Wofford had talked with Roberts' mother earlier that night.
She told him about her son's complaint about something being wrong with his telephone. The deputy couldn’t determine if a crime had been committed and asked the woman to have Roberts call the sheriff’s office directly if he wanted to post a complaint.
When the report came in that Roberts was calling 9-1-1 and hanging up, Wofford asked a fellow officer about an earlier incident that involved Roberts.
He was told that Roberts was compliant during the first run-in with the law.
On the way to Roberts’ home, Wofford got the message from dispatch that Roberts seemed paranoid.
In the dark, Roberts' unmarked home was hard to find. A neighbor pointed it out to Wofford.
Roberts met the deputy on this doorstep. He asked Wofford if he was a cop.
Wofford held his flashlight over his head to show Roberts his uniform.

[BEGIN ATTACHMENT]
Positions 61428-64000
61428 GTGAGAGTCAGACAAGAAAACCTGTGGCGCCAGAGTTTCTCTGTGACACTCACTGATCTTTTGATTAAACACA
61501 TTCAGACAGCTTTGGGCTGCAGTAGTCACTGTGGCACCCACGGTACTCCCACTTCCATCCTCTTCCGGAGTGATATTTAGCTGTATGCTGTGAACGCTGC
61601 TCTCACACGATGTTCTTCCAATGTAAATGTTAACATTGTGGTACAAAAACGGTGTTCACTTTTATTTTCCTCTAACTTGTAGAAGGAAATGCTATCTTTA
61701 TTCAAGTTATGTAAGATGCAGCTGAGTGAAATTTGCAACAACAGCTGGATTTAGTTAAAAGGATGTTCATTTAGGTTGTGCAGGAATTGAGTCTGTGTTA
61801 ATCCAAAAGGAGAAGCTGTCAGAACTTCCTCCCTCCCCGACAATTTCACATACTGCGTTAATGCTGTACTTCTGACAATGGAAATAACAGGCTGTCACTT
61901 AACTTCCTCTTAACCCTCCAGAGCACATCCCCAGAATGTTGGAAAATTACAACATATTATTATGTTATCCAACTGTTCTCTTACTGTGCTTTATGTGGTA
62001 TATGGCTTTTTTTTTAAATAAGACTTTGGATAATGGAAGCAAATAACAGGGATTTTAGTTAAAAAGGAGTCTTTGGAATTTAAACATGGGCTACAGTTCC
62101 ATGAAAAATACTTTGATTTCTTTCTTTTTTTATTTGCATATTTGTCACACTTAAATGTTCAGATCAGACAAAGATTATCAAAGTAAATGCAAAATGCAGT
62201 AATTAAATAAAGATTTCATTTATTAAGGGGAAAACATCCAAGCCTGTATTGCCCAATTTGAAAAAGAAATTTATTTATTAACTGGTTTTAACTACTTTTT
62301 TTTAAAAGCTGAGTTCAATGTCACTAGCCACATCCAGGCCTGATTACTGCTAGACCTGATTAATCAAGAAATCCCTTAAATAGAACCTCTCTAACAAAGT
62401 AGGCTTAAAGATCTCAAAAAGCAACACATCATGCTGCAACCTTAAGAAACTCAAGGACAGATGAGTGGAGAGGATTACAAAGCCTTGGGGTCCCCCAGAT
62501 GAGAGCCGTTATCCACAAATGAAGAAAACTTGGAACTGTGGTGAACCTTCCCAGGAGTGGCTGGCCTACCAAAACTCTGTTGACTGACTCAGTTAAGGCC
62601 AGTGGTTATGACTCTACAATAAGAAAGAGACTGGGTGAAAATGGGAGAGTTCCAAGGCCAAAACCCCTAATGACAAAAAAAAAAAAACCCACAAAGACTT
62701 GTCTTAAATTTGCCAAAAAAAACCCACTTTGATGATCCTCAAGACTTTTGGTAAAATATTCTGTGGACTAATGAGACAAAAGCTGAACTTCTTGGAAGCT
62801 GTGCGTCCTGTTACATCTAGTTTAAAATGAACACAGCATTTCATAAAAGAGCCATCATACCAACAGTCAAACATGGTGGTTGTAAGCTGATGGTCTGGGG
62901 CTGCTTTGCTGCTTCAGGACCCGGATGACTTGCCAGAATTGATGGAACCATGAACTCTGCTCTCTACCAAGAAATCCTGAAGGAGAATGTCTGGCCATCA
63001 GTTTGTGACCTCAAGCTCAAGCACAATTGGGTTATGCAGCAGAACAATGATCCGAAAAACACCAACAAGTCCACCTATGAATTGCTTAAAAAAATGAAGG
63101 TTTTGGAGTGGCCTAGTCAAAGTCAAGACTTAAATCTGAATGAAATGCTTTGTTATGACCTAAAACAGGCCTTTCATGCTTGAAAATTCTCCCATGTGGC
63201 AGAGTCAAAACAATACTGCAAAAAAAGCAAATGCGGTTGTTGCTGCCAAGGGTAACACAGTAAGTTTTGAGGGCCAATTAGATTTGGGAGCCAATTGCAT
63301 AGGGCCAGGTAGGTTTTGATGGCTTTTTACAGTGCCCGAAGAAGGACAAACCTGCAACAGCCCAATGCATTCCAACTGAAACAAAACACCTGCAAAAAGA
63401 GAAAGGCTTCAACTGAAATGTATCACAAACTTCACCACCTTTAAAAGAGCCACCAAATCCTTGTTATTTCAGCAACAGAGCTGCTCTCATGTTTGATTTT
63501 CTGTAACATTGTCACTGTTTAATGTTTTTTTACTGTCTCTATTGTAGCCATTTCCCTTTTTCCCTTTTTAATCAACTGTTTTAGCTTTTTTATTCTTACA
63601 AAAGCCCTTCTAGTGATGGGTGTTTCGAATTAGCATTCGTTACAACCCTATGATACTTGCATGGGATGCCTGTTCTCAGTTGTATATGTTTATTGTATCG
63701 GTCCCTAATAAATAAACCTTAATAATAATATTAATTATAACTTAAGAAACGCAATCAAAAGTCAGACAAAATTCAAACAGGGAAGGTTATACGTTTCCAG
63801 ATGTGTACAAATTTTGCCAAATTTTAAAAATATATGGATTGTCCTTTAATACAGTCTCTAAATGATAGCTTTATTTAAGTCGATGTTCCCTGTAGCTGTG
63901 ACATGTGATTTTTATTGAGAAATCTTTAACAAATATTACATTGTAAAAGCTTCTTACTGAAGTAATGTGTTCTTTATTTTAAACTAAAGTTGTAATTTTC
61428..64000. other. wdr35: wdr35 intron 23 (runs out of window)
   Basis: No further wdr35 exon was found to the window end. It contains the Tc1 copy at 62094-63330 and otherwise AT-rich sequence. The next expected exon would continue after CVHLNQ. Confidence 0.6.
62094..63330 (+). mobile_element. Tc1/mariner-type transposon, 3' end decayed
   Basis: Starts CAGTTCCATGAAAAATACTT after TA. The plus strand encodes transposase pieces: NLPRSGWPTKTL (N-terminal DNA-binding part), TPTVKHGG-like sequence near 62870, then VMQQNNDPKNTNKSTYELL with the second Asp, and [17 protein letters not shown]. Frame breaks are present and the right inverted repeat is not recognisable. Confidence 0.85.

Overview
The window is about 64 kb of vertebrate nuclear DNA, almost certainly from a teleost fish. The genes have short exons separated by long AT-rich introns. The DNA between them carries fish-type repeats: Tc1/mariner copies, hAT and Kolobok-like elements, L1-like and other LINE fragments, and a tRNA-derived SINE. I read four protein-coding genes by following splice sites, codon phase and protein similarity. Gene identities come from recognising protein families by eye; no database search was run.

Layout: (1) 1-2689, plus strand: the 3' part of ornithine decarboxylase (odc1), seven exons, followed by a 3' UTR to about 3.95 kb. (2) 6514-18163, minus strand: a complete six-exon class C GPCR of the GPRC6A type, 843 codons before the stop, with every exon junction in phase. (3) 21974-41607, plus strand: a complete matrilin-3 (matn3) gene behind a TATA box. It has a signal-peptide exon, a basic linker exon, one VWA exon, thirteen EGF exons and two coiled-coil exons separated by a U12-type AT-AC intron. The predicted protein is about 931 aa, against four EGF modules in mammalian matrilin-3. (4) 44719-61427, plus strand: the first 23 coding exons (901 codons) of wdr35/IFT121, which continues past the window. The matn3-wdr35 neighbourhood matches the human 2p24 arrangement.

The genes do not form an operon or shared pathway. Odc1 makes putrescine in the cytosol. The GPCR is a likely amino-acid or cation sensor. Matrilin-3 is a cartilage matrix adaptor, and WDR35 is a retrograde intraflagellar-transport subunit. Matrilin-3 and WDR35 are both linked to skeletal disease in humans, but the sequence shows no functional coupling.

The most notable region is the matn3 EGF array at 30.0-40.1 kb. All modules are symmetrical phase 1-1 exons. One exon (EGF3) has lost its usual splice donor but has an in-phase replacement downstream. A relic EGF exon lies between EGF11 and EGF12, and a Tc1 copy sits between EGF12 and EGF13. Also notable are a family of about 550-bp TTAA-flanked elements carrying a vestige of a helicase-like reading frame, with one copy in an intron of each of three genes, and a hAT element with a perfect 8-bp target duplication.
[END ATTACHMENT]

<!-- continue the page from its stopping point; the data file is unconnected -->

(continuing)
Roberts asked him again if he was law enforcement. Wofford told him he was from the sheriff’s office.
Wofford said Roberts then hurried him inside.
“He was worried,” Wofford told the jury. “I could tell right off the bat that he was worried about something. He wanted me there for sure.”
Moments after entering the home, Wofford noticed the shotgun in a chair right near the entryway.
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“My eyes went to the shotgun,” Wofford said. “Lonnie said don’t worry about the shotgun.”
Roberts relayed the story about his girlfriend messing with his phone and her escort business. He told the officer that she was doing a pornographic show on the Weather Channel.
During this exchange, Roberts again called 9-1-1. Wofford took the phone and told dispatch he was OK.
At that point, Wofford noticed that one of the numbers on Roberts’ phone belonged to a known methamphetamine dealer.
“It went from maybe a person with a mental health issue with paranoia to someone who might be under the influence of methamphetamine,” Wofford said.
On his earphone, Wofford heard that his backup had arrived on the scene.
Knowing now that methamphetamine might be involved, he decided to ask Roberts to remove the shotgun from the room before letting the man know there were additional officers on the scene.